Benoit Broisat @ Without a trace, Galerie Jette Rudolph, Berlin
"Nothing, either in the elements or in the system, is anywhere simply present or absent. There are only, everywhere, differences and traces of traces." (Jacques Derrida)
Experiencing reality through the objects that have emerged from it includes situating them in their respective cultural, political, historical, social or individual field. Ideas and knowledge that you bring with you, however, not only determine the way you interact with real things; you also furnish the media visualizations of these objects with these ideas. The truth of photographic or even film images basically depends on the perspective of the individual viewer.
Under the title Without A Trace, the Jette Rudolph Gallery brings together three artistic positions in one group exhibition. These positions destabilize and question the real origin of traces rather than examining the traditional causal relationship between object, or more specifically its image, and the real dimension associated with it. Through photography, video and individual artifacts, the "reality content" of the artistic materials is ascertained and so is their proximity to reality.
Photographs as media-based memories - whose content is experienced as an indication of reality - influence and transmit ideas about the real world. In short, photos produce knowledge. Read as a trace, the photo discloses its connection to the real object and reveals its constructedness as the shadow of something that it is actually not able to represent. In their work, the artists Benoît Broisat, Cyrill Lachauer and Gabriel Rossell Santillán track lost traces of both reality and pictorial realities.
French philosopher Gilles Deleuze proposes pictureless thinking for truth's lack of visual clarity; in other words, a type of thinking that does not presuppose any pictures and that ensues independently of them. Because for Deleuze reality is myth; it is merely "empty" repetition. To overcome media-based, natural, cultural and scientific clarity, the artistic field research - that is conducted in the Deleuzian sense - takes the real, perceived object as its starting point, which in the process of being deconstructed is subject to new formulations or even recoding. Traditional patterns of perception are destabilized, opening the possibility of renegotiating the pictures' objectivity.
With the objet trouvé - the found, everyday object - an item citing reality is incorporated into the artworks, which however as such is deprived of its singular connotation and is itself now in need of interpretation. At the same time, by transferring the media-generated pictures into a network of new meanings, they are divested of their referential power. Rosalind Krauss uses photography as a vehicle to explore the term simulacrum, a semblance of something, which while it is connected to reality did not however emerge from it in a primordial sense. Producing a reality effect, Krauss confirms that through the experience of reality through simulacra, an increasing dissolution of reality takes place for a person's environment. The picture read as trace, whose origin has been lost, promises to dissolve reality into simulacra. The exhibition Without A Trace presents different artistic strategies to question the notion of the real moment as an implied sign and - through various media, virtual pictures and objects - it also aims to conceptualize projection surfaces, which in terms of reality and authenticity disclose the loss of the real object as something that is in fact productive.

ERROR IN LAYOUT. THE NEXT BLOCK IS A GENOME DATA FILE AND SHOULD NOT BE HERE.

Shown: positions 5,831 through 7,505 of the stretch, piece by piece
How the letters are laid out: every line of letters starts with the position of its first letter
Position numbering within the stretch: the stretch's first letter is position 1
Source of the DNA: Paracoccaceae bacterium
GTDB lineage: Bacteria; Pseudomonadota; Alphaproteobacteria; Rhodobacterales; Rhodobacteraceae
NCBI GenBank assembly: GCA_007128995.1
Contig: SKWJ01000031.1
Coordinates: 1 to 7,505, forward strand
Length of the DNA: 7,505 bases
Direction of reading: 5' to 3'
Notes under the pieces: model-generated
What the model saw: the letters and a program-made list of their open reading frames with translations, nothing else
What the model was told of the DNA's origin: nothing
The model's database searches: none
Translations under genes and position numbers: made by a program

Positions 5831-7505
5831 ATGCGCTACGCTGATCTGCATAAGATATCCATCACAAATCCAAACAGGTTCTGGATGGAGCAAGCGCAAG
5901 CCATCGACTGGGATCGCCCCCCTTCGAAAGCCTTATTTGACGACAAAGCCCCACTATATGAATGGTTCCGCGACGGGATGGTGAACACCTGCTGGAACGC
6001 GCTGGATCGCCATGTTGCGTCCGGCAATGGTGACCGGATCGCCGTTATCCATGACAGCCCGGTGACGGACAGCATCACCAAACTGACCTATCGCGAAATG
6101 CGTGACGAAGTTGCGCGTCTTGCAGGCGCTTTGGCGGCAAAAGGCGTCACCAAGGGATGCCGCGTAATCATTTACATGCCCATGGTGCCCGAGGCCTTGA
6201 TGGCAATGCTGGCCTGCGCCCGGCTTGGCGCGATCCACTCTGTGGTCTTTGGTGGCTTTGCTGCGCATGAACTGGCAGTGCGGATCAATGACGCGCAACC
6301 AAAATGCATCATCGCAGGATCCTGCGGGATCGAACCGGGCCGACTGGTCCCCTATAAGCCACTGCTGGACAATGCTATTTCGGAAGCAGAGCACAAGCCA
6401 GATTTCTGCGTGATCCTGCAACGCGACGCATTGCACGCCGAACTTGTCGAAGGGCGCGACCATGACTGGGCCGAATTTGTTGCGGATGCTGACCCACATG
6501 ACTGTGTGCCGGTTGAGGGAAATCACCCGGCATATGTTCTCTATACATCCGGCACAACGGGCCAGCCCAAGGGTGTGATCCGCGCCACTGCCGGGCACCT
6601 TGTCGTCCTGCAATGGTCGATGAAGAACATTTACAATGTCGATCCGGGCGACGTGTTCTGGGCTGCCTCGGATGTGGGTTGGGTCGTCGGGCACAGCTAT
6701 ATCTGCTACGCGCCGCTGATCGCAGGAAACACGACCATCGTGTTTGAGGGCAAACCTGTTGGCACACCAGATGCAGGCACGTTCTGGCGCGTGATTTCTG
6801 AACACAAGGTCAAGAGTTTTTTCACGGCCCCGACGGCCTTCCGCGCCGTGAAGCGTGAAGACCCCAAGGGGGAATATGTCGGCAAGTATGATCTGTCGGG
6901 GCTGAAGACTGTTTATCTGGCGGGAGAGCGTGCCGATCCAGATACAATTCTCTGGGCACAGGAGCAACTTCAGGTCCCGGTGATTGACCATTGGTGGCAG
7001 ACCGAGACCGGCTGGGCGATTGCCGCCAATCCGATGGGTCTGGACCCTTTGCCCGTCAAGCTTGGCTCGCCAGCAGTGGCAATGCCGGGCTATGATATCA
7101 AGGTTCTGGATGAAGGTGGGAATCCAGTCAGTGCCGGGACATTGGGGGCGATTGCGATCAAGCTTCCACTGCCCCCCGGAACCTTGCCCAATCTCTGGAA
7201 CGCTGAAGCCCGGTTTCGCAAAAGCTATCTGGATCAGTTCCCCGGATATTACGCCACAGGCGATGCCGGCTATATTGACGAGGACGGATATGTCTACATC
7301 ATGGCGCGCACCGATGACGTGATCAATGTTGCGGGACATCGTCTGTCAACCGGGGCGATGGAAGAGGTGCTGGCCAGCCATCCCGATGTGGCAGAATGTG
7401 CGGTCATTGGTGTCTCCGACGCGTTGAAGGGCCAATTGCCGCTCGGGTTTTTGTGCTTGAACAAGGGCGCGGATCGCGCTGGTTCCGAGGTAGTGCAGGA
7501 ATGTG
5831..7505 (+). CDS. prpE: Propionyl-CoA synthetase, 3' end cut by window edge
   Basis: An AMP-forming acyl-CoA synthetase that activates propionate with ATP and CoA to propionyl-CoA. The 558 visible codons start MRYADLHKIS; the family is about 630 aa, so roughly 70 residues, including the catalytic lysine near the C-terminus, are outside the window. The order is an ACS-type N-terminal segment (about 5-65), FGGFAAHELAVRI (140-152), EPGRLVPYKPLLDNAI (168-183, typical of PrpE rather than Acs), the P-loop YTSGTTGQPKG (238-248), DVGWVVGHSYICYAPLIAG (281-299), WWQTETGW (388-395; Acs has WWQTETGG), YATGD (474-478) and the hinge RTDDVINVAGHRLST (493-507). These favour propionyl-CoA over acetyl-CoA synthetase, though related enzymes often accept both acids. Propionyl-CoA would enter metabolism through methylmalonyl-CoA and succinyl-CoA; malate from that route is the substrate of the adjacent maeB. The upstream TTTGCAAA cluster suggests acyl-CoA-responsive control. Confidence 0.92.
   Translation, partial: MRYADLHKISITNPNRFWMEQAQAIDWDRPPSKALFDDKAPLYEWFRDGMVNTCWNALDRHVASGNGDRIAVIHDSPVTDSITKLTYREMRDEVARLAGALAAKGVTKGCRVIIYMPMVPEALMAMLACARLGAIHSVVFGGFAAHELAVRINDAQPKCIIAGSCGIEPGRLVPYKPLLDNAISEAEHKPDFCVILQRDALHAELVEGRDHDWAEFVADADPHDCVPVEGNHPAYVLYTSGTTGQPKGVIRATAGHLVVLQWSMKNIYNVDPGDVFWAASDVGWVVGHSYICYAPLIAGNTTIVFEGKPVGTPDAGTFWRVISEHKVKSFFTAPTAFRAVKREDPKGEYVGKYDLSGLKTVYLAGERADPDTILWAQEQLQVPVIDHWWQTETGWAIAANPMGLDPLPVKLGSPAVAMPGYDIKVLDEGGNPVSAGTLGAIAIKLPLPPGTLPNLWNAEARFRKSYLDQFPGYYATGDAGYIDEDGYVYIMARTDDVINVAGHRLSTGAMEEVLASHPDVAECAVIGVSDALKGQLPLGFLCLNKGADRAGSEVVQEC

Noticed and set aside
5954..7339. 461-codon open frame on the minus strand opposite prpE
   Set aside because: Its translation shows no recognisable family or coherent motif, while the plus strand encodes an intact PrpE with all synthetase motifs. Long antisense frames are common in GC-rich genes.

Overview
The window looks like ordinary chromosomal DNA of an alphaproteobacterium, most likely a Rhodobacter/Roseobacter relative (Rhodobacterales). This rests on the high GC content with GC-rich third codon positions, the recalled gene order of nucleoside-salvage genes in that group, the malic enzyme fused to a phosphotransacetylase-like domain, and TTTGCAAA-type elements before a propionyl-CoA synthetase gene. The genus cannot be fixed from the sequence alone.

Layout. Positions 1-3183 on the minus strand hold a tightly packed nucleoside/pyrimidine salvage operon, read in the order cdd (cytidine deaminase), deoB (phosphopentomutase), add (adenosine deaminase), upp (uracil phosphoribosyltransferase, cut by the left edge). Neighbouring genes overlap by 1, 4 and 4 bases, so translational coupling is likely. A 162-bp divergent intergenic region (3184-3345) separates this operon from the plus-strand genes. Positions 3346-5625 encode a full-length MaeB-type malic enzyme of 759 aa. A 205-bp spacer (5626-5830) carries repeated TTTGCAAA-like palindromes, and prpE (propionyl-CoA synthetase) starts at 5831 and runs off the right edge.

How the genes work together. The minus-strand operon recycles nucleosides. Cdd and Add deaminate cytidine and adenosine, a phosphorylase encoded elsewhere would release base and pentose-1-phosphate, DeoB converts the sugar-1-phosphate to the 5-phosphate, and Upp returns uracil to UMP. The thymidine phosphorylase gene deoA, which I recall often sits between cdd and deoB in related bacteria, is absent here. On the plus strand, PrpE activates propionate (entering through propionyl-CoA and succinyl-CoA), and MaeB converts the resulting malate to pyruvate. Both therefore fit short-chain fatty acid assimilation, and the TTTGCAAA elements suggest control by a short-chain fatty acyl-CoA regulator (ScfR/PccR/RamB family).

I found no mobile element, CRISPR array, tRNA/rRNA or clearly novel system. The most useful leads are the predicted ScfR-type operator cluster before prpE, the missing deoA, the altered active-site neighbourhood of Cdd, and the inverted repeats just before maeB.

French artist Benoît Broisat consciously deals with images and works with photocopies from the onset - media-generated visualizations in a quality that looks more or less real. In his collages and video works, Broisat breaks with using the distinct media as separate entities. Different visual forms and motifs fuse and permeate one another, interweaving various levels of reality, which result in an astounding mosaic of artistic creations.
With his photographic work, Cyrill Lachauer reflects on the cultural and associative fundaments of his motifs and redirects them: signs that are alien to culture stop amounting to anything more than their original meaning; instead, at the same time, they attain new dimensions through cultural transfer. So the Polynesian sign for a safe home coming is re-cultivated as a western sign in tattoo culture where it appears as a swallow. The many ideas provoked this way, which he is able to gather in each individual work and which hold their ground next to one another, do less to uncover a singular, uniquely valid truth than to thematize the production of traces as such. His media pictures become collections of signs, which appear to have given up their interest in the obsolete notion of finding reality, instead privileging a virtual field of possibilities.
By combining new media such as photography and video with materials that take up the exhibition's theme, Gabriel Rossell Santillán uses his installations to analyze the transmission of cultural phenomena. In ethnographic research both in Nayarit (Mexico) and Stuttgart and also in the Ethnological Museum in Berlin-Dahlem, the native Mexican explores the original roots and underlying rituals of his sources. The change in cultural understanding that transpires through de-contextualization opens a free space for the artist, where through an artistic intervention he can compensate for the empty spaces that have emerged and re-construct ritual experience. Situated transculturally, Santillán discards the various discourse patterns for his objects, instead privileging the coexistence of diverse perspectives.
(text: Ellen Maria Martin; translation: Cathy Lara)